This year, I find myself away from home on Christmas Eve for the first time. It’s not as if I’ll be missing out on much. Things will play out as they always have. In the morning, my dad and three sisters will walk our new puppy to go get coffee. Last year, we walked our other dog, Charger, but he died in April. Years before that we walked Blazer, but he died when I was fourteen. By the time they get back from the walk, my grandmother will have arrived. She’ll be drinking black coffee, no sugar, at the dining table with my mom. After an hour or so of visiting, my mother and grandmother will drive off to go antique shopping while my dad and sisters frantically scurry about wrapping last minute presents. The six of them will have Italian food at the fancy Trattoria down the street around 6, my dad will foot the hefty bill, and everyone will drive home for ice cream and a movie.
When I came home for Christmas last year, I was left with the impression that it wasn’t something I needed to do anymore. As I watched each of my family members slip into their designated roles, I internally groaned, sighed and mourned the repetitive banality inhabited by the upper middle class American family. Was anyone even enjoying this?
The weeks leading up to Christmas were worse. The Christmas photo posing, the attempts to spin the lives of four rather wayward offspring into something digestible for Christmas letters, the piles of presents that lose their magic as soon as they’re unwrapped. The aggressive SUV moms who cut you off in the congested parking lots of one of San Diego’s hundreds of bougie shopping centers. You know, the kind that have neatly trimmed palm trees sugarcoated with blinking fairy lights, red ribbons and fake snow for the holidays. The heinous amounts of electricity wasted on suburban Christmas light competitions. The stress of having to see your entire family. The dread of having to see friends from home. The Christmas songs that we’ve all heard every year of our lives since forever, but for some reason everyone still seems excited about them. The nation-wide permissibility of insulting kids’ intelligence by convincing them that an old man comes through the chimney and leaves a pile of presents, as if Christmas is a day when material commodities (made in China, India and Indonesia) come free of charge and social consequences. The advertisements, the spending, the nagging suspicion that what we’re really celebrating is the sovereignty of Target, JC Penny, Khols and Sur le Table over the Porsche driving masses. Don’t even get me started about pig genocide and honey baked hams.
So here I am in Kathmandu on Christmas Eve, on the other side of the world from my family, safe from the ravages of the holidays in upper middle class, white America. Yet here I am, having escaped Christmas, yet the only thing I seem to be able to write about is Christmas.
So far, it hasn’t been a very spectacular day. I woke up sick but had run out of tissues, so I spent that sleepy hour between dreaming and waking using my last clean sock as a snot rag. I looked at the pile of work at the foot of my bed and reluctantly pulled it towards me. I went through the motions of making and eating breakfast, trying not to be mindful of the fact that I was alone in an apartment in Nepal while my family was together in our house in California.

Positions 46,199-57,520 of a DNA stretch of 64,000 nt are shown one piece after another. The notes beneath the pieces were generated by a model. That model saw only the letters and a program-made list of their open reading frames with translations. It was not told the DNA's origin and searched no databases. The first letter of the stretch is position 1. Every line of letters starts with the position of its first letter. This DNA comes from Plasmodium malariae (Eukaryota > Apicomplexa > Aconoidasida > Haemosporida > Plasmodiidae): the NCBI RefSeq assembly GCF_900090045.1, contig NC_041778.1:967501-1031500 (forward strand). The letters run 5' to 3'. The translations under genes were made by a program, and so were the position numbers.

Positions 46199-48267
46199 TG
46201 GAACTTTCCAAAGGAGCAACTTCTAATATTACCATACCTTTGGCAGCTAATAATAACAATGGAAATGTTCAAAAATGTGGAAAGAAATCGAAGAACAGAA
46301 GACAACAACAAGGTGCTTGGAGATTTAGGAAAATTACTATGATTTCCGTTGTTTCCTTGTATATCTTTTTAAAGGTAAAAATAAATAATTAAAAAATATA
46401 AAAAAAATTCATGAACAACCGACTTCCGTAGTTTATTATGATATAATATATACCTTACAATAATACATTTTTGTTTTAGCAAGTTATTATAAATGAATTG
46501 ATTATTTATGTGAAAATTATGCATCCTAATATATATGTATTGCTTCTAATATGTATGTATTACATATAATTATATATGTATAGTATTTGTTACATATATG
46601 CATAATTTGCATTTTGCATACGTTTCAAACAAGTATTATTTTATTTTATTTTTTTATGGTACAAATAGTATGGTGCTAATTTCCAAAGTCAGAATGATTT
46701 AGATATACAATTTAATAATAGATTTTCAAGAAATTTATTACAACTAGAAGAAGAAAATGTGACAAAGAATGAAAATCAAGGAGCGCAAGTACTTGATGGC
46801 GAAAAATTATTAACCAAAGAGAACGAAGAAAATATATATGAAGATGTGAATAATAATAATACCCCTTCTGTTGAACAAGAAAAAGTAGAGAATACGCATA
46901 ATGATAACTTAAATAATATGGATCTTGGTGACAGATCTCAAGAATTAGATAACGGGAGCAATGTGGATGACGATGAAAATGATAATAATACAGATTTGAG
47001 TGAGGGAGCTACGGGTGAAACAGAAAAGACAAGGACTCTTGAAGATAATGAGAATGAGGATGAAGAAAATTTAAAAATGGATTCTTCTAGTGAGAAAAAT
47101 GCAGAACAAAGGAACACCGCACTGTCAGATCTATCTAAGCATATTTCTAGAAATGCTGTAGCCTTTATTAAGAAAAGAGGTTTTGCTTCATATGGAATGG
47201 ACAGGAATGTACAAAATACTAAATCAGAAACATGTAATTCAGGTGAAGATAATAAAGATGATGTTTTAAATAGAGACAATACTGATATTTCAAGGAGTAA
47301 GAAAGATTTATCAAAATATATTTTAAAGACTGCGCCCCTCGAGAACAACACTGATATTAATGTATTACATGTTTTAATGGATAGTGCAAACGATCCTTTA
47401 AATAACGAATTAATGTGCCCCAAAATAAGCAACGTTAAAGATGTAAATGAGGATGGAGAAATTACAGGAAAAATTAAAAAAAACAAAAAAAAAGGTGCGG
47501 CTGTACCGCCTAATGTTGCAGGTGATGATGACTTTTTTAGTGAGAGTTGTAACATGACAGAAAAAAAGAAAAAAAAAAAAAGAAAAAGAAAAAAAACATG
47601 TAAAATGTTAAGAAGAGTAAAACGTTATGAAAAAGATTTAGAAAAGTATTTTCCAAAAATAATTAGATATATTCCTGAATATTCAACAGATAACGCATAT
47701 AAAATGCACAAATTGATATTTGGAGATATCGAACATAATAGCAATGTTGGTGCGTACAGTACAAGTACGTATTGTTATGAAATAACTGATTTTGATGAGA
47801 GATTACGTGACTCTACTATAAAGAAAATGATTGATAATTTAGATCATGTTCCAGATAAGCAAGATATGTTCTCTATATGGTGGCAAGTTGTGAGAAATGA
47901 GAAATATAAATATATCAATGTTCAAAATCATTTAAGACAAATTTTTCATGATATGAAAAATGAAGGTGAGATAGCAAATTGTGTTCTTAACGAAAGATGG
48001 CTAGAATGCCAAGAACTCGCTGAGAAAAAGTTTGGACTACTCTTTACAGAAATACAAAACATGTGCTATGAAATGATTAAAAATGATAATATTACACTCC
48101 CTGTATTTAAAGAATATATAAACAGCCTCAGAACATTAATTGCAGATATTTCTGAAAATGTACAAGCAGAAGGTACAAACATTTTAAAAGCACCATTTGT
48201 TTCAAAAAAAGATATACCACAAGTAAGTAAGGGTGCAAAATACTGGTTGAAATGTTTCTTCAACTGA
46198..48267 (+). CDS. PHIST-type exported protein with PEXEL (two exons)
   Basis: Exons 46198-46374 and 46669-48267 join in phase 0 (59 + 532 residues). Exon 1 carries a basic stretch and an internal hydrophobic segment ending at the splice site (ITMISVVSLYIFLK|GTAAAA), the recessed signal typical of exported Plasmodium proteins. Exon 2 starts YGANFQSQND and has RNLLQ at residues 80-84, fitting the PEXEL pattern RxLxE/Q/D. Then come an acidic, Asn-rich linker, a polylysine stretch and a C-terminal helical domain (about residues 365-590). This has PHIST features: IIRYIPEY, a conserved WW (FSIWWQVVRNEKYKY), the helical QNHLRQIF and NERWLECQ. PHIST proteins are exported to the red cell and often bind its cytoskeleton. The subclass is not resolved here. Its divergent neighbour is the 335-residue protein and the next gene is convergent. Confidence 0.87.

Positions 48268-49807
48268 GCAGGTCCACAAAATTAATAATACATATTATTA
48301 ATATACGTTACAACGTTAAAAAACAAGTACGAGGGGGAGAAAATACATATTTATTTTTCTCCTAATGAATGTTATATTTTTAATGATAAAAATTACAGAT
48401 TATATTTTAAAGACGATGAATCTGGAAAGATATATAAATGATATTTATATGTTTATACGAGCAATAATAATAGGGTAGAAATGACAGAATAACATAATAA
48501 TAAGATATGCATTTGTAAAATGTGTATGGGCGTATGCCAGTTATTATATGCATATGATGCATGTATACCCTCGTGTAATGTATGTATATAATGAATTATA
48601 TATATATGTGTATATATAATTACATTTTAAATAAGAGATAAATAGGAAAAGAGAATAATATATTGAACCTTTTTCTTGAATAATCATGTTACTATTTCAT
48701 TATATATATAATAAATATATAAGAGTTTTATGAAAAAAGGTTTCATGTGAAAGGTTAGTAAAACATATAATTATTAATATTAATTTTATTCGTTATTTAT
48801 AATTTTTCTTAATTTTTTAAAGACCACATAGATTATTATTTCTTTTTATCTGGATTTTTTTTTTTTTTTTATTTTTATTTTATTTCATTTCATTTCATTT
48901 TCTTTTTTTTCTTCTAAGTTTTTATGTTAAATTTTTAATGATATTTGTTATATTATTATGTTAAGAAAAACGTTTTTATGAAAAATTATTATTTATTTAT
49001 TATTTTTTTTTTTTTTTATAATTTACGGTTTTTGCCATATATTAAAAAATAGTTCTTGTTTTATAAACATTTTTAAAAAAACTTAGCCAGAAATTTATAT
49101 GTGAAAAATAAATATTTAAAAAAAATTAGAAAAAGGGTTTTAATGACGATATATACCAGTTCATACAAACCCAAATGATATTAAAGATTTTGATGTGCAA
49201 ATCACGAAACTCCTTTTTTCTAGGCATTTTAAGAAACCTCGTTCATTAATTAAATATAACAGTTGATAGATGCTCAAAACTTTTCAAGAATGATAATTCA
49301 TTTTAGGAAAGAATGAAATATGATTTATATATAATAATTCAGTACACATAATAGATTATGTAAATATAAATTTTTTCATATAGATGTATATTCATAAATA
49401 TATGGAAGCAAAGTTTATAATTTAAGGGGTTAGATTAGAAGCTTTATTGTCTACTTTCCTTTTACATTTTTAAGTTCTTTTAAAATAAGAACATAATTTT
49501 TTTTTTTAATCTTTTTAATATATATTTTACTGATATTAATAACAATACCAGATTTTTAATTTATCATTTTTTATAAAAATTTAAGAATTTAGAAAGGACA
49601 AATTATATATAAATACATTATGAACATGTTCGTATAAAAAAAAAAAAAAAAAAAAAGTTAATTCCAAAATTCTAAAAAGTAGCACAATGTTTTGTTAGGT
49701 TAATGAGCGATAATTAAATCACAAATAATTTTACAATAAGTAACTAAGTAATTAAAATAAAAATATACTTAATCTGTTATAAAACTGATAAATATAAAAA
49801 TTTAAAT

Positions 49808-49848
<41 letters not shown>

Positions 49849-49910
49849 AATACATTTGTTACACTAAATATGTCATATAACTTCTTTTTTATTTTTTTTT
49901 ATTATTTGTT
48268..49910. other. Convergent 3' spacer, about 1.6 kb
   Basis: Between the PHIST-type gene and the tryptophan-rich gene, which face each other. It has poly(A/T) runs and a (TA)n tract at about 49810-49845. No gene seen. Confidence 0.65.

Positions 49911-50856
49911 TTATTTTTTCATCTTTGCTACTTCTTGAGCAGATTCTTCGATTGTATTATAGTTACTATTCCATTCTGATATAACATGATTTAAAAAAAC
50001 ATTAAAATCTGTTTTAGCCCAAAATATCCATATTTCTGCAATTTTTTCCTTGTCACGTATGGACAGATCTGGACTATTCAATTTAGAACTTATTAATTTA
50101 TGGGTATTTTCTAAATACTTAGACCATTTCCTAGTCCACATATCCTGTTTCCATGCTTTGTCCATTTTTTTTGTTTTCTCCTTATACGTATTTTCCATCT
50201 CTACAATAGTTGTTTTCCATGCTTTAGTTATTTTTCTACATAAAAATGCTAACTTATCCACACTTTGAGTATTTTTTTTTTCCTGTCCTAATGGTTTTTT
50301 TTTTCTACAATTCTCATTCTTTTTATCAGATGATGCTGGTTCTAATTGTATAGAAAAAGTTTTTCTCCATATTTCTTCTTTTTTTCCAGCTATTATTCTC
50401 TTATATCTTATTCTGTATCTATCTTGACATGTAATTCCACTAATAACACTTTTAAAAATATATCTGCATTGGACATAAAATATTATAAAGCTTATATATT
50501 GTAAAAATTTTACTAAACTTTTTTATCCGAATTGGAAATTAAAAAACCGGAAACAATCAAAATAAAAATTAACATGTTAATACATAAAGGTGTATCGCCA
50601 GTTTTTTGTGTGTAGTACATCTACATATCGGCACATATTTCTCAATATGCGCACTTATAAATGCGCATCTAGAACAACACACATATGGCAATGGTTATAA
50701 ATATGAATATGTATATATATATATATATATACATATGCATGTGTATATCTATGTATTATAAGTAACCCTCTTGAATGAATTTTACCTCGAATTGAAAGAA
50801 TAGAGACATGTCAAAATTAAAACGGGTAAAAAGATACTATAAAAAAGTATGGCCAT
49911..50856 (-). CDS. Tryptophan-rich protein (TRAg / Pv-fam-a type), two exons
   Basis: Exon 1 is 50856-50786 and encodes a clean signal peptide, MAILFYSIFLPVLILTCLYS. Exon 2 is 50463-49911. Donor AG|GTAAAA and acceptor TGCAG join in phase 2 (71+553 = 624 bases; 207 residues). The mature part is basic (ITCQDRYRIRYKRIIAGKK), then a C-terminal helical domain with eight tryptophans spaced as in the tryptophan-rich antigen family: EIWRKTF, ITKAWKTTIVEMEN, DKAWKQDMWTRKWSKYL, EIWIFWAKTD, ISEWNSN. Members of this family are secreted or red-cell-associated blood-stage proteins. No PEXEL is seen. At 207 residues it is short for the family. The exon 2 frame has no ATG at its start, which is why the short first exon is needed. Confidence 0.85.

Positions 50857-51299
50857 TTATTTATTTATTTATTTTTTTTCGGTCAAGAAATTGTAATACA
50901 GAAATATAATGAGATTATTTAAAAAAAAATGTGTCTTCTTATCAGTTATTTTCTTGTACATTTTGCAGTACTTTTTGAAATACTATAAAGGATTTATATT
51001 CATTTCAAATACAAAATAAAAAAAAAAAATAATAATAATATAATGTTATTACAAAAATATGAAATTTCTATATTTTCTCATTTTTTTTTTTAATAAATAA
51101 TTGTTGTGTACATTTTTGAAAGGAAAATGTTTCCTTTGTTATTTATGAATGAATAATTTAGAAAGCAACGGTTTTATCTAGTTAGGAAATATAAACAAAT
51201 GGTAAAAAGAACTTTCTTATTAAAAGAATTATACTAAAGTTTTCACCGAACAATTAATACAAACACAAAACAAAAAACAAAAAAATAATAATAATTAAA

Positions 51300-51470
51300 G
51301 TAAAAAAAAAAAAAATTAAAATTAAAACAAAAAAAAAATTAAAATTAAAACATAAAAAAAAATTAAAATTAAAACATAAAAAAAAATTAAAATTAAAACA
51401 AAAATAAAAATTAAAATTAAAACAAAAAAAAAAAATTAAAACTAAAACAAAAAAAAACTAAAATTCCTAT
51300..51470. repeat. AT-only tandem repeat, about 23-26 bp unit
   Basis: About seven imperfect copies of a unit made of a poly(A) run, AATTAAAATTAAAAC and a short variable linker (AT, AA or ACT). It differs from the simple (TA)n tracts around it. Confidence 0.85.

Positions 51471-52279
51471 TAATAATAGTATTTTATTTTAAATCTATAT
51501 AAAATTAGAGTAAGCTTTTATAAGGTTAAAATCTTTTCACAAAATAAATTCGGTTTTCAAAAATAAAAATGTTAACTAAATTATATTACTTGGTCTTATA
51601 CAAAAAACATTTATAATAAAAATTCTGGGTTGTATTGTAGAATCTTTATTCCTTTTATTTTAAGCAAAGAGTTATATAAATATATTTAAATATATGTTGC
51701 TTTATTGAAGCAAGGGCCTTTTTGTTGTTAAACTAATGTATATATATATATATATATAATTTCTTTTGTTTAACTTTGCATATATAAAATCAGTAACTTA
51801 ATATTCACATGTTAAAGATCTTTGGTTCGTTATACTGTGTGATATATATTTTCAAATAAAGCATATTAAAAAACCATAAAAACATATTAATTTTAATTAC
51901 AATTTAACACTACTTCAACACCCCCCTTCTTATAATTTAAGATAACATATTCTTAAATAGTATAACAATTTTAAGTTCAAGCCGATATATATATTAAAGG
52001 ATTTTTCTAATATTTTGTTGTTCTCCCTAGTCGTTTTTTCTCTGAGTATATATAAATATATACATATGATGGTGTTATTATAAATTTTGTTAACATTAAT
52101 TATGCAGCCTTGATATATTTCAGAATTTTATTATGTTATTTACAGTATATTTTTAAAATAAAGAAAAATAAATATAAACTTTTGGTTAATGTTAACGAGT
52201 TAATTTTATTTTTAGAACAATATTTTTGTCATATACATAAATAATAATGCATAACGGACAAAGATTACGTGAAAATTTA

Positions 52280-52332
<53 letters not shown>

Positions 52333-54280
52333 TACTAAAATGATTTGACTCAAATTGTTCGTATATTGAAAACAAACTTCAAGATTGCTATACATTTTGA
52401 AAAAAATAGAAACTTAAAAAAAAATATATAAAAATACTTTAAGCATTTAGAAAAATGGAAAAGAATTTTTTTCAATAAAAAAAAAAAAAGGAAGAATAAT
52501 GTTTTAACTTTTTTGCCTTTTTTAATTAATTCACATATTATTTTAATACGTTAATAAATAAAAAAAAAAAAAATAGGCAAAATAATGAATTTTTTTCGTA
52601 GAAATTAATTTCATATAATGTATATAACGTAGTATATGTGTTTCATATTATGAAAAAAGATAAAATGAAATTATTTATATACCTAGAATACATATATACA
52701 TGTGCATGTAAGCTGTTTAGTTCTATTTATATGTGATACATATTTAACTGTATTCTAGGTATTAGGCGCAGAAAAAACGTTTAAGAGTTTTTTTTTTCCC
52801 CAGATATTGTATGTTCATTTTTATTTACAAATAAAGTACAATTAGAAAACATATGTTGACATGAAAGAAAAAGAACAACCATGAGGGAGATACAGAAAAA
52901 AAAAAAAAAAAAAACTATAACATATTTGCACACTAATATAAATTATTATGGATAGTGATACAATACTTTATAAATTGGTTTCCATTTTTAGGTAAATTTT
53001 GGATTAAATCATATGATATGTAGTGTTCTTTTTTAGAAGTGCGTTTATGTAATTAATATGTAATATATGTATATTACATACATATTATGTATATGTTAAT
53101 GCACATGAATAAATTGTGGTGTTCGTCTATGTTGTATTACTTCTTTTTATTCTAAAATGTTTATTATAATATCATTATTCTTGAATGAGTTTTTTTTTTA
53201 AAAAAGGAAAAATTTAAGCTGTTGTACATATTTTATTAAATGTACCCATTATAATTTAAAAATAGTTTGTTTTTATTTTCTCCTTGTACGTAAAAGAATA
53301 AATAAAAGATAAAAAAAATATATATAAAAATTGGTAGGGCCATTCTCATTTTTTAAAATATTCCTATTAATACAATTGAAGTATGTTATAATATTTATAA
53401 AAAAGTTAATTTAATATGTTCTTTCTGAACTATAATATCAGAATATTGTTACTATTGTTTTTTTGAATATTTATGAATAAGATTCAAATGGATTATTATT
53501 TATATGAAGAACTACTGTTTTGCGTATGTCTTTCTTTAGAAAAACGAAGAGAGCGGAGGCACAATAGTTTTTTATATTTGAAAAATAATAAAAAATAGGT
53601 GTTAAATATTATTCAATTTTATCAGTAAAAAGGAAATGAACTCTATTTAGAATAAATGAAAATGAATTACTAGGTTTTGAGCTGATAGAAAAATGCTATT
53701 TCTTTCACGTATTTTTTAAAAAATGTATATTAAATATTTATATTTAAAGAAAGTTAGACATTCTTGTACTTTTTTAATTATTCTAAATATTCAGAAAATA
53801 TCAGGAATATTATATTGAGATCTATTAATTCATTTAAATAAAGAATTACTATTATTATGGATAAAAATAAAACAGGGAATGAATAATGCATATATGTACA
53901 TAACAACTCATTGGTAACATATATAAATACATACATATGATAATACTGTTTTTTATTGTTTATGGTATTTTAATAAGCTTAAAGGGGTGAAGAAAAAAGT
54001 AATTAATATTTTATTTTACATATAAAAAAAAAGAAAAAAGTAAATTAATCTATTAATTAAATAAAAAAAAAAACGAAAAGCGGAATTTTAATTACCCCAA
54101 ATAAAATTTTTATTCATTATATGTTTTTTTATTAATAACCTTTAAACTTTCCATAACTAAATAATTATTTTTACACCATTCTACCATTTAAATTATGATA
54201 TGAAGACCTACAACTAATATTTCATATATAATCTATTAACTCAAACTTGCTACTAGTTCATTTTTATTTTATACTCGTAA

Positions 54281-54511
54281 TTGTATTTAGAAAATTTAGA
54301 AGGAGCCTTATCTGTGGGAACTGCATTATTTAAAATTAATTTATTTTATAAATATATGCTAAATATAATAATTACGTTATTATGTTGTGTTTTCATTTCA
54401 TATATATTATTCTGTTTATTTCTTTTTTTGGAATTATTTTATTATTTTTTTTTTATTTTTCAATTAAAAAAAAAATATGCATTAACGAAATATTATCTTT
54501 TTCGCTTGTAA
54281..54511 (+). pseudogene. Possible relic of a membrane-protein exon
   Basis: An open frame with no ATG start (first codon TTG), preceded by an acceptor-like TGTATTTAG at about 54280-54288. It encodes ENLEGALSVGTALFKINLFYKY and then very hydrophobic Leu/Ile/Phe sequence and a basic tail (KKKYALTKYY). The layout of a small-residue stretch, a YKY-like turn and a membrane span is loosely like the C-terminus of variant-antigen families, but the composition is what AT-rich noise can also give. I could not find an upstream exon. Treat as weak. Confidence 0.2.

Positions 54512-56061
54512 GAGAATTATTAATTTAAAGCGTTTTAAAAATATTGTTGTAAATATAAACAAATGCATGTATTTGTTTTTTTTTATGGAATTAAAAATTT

From this distance, I see that the annual performance of Christmas at home is a kindness we give to one another. As our lives careen towards uncertain futures in an increasingly volatile world, Christmas gives us the opportunity to willfully pretend that things aren’t changing. We’re not getting older. We’re not having quarter- or mid- life crises. My sisters and I can still come home and be eight, ten, twelve and fourteen. Charger’s and Blazer’s stockings still hang from the mantle next to the puppy’s, and Santa fills them with dog treats every Christmas Eve as if they haven’t died. We extend to one another the comfort of pretend permanence.
Every year, my mom gets upset that we sat around joking, reading and messing around with Charger or Blazer or the new puppy instead of helping her mash the potatoes for family dinner Christmas night. My dad and her wind up fighting because he didn’t do anything to stop the messing around. In fact, he participated. Madeline, the youngest, will feel stressed from the fighting. Barbara, who’s two years older than me, will try to get everyone together again. Whitney, the oldest, will have left dramatically to go to a yoga class or go surfing instead of spending time with us, like she’s supposed to. I’ll have slipped into my own world, binge reading whatever novels I unwrapped this year. Grandma will sit there sipping her coffee and acting like everything’s fine. Our innocent dysfunction is so comforting. The frustrations we have with one another never seem to change.
Outside of the illusory holiday bubble, the climate’s changing, wars rage in the Middle East and Africa, an angry toddler in the body of an incompetent businessman is the president elect of the United States, and my tiny life as a struggling twenty-something writer in Kathmandu tilts closer and closer to failure and disappointment. But, had I come home for December, the well-dressed woman who would have flipped me off while driving a Lexus in a crowded parking lot would be reliable as ever.
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